One quintessential food package was the fast-food meal, especially the hamburger. The ground beef patty, introduced in German-American restaurants in the 1870s, was sold on a bun by American city street vendors from the 1890s. By 1921, the hamburger stand had morphed into a retail chain known as White Castle. These ultraclean, boxlike restaurants, containing a grill, counter, and white-clad hamburger flippers, were the invention of Wichita hamburger-stand owner J. Walter Anderson. The White Castle chain spurred many imitators, often with “white” in their names. In 1940, an even more momentous shift came when Richard and Maurice McDonald opened a hamburger stand in San Bernardino, California (60 miles east of Los Angeles). By 1948, the brothers had revolutionized the drive-in restaurant with their reduced menu and assembly-line preparation, offering bagged food purchased at a window for consumption in the car. All this proved to be more profitable than the old-style service with individually prepared orders on plates with cutlery, delivered to table (or car) by waiters. The concept was quickly copied by Burger King (1952), Kentucky Fried Chicken (1952), Carl’s Jr. (1956) and Taco Bell (1962), with each becoming a multibillion-dollar franchise chain. McDonald’s was sold to Ray Kroc in 1954, leading to a new, tightly controlled franchise system. Indoor seating would return to the franchise drive-in restaurant in the 1960s, but in 1969, Wendy’s reintroduced in-car eating with the drive-through window. The merger of fast food with the mobility and privacy of the car was seemingly unstoppable.

As fast-food restaurants accommodated the time constraints of the two-income family, the convenience of the drive-through also increased demand for faster home cooking. Convenient preprepared foods like cake mixes saved the time of gathering and mixing ingredients from scratch. But more recently, even these have begun to disappear from shopping carts, as fewer and fewer people are willing to spend even thirty minutes waiting for a baked cake. Today, many boxed or frozen meals are still on the market only because the microwave has radically reduced cooking times.

Of course there has always been resistance to sugared and fatty snacks and fast food. There is a long history of opposition to packaged fare, and vociferous movements to return to natural and organic forms of eating date from the nineteenth century. One commodified expression of distrust of super-sugars was the push to produce low and eventually no-cal sodas, introduced nationally with Diet Rite (a cola) in 1958. This was followed quickly by other low-cal drinks like Tab, Diet Coke, and many others sweetened by diverse sugar substitutes. Low-fat processed foods have filled store shelves since the 1960s, offering the taste and comfort of fat, sugar, and salt, presumably without the consequences of weight gain and other health-threatening conditions. And, of course, news of how cigarettes caused cancer and other diseases prompted tobacco companies to introduce “filtered” cigarettes in the early 1950s—with the false promise of a “safer smoke” (false because smokers inhaled just as much smoke that was no less deadly). Tobacco companies also manipulated the chemistry and physical design of cigarettes, allowing smokers to extract however much smoke they needed to achieve “satisfaction.”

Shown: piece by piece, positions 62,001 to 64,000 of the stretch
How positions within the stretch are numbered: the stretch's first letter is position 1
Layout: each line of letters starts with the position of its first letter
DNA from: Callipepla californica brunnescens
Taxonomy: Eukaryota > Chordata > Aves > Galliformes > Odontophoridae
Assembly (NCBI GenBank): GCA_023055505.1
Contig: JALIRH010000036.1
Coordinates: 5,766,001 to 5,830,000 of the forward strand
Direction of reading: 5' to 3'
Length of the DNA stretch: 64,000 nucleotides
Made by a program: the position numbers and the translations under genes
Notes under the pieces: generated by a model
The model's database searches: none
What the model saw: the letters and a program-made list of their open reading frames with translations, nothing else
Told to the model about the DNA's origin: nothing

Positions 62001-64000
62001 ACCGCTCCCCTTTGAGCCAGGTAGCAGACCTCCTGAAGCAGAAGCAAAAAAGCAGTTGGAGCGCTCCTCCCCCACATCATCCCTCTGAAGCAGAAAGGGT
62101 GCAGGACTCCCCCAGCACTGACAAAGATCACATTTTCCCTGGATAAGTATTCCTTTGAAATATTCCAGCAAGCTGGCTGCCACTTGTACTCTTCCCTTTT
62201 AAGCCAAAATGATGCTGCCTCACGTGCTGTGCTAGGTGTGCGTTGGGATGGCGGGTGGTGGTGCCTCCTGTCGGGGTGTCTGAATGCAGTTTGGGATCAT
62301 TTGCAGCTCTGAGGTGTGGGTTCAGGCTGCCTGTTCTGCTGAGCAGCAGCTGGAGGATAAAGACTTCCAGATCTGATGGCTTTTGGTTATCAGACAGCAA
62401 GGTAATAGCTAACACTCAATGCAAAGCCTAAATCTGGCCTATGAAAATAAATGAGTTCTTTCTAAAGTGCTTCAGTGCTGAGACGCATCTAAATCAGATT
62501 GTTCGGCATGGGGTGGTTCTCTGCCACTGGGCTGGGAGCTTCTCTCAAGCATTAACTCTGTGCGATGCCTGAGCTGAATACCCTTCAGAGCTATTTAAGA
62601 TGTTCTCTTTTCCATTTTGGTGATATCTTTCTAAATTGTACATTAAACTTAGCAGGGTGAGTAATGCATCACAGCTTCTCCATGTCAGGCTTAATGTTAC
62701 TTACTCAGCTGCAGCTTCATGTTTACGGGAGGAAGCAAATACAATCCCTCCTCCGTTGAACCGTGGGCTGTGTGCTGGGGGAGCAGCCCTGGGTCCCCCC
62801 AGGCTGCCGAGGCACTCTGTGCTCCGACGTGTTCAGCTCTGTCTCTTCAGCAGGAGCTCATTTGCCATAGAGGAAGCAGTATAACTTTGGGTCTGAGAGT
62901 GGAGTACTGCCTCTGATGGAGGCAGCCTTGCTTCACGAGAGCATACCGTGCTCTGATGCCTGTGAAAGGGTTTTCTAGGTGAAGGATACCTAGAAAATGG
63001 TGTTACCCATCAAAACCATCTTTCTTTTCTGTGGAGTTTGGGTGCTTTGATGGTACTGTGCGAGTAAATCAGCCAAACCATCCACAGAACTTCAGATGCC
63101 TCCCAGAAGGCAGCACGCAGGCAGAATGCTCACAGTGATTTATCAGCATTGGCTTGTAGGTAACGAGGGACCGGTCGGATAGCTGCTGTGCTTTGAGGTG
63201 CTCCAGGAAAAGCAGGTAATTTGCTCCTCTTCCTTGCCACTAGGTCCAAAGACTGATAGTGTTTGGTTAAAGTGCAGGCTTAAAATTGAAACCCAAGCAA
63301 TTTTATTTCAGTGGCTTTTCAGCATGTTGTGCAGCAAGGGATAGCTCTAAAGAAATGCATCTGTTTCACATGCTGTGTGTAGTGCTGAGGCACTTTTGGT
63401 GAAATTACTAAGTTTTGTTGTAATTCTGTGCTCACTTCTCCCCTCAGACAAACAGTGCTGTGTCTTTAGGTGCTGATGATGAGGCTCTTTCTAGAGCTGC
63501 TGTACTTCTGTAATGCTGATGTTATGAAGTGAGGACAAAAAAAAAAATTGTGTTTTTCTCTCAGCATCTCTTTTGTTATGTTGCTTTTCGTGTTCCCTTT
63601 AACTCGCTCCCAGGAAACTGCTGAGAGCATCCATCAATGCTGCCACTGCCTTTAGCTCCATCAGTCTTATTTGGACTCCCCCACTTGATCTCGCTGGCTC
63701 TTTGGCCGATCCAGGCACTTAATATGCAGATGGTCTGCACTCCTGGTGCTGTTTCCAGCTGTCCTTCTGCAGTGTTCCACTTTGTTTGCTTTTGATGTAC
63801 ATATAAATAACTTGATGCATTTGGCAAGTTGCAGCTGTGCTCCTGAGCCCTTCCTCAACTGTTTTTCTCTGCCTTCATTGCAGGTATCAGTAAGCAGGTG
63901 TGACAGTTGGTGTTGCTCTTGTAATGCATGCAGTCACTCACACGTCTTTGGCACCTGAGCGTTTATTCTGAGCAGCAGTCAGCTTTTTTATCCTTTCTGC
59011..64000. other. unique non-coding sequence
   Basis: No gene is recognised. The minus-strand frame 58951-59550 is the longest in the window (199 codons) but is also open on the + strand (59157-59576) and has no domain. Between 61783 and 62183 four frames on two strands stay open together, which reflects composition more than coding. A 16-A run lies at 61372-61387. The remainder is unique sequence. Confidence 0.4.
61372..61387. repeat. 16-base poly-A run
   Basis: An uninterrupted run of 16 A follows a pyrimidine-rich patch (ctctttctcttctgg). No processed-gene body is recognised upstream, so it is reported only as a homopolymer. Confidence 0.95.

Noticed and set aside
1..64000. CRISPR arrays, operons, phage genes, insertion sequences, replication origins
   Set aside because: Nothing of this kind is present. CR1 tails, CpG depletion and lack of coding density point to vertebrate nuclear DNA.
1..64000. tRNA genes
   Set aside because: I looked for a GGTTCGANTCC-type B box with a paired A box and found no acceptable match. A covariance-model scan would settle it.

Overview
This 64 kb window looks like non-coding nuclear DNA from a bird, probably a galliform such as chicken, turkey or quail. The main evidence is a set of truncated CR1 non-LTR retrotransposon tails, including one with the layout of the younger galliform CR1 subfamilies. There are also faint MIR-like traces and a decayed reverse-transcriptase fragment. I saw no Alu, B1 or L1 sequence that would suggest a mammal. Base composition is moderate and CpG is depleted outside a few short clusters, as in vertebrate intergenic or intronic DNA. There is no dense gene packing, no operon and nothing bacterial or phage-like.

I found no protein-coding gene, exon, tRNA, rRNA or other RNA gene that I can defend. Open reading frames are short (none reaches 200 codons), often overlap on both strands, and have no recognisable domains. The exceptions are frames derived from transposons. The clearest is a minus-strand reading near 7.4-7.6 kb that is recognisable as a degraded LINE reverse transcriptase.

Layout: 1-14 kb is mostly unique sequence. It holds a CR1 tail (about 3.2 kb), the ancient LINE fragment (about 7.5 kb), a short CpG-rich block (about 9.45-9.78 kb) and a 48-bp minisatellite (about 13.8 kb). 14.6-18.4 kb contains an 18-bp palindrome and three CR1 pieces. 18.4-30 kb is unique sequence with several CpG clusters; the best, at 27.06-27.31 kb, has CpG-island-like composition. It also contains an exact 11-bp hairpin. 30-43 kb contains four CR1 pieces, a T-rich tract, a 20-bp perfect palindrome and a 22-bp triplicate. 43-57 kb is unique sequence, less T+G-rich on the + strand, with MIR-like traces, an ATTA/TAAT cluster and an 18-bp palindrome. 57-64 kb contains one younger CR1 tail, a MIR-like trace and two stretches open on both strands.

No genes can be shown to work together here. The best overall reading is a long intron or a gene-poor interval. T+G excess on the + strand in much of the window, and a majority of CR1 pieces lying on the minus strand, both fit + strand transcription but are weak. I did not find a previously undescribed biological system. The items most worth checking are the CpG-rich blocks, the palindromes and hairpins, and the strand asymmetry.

More subtle were efforts of packagers to optimize the pleasure dose in tobacco and superfoods. This took many forms, most of which were designed with the goal of increasing consumption and therefore profits. The eternal quest for ever-milder cigarettes, begun with flue curing, flavoring, and eventually mentholation and other tricks, encouraged youth initiation and chain smoking. Consumed throughout the day, these relatively mild cigarettes served as mood stabilizers for millions, “lifting” them when tired or bored, calming them when nervous or stressed (from not having gotten their “fix” of nicotine), again a consequence of optimization.

Less deadly was the discovery by candy and later snack food makers that the simple “jolt” of sugar and fat could be augmented by adding ever more complex flavor “profiles.” The carefully designed and complexly layered Snickers bar is one classic example of optimization. Eaters biting into the semisweet chocolate shell encounter the contrasting tastes of supersweet caramel with salty peanuts, followed by the smooth nougat reward of the candy bar’s core. This was not just a matter of appealing to ever more sophisticated palates or moving beyond the hard candies once given to children. David Kessler and others have shown how the food industry has learned the arts of “loading and layering”: slathering potato chips with coats of (real or artificial) cheese, spice, or sour cream, for example. The net effect has been to increase the fat, sugar, and salt content of even formerly simple foods like crackers and salads (with calorie-packed “dressings”), while simultaneously creating novel sediments of flavors. The goal of these new foods is not so much to overwhelm or intensify sensation as to optimize flavor mixes—by enhancing “mouth feel,” for example. Fat is also used as a lubricant and vehicle for carrying flavors, just as sugar or caffeine are used as stimulants. The “dynamic contrast” of flavors and textures so successful with the Snickers bar has become common in a wide range of processed pseudofoods, revving up the attraction. The key is not just larger portions or even more complex flavors, but rather a balance in which the mix of salt, fat, sugar, and flavors are optimized for appeal (i.e., sale). Food companies sometimes even mask their incorporation of sugar or salt into foods (like ketchup or salad dressing) by giving the sweetener a new name—fructose, brown sugar, molasses, high-fructose corn syrup (now “corn sugar”), and so forth. Sugar and saturated fats are also used to extend the shelf life of foods, and other modifications are designed to ease their transport. Food makers are thereby able to make eating more appealing but also less nutritious and, in ways not previously possible, more habit forming.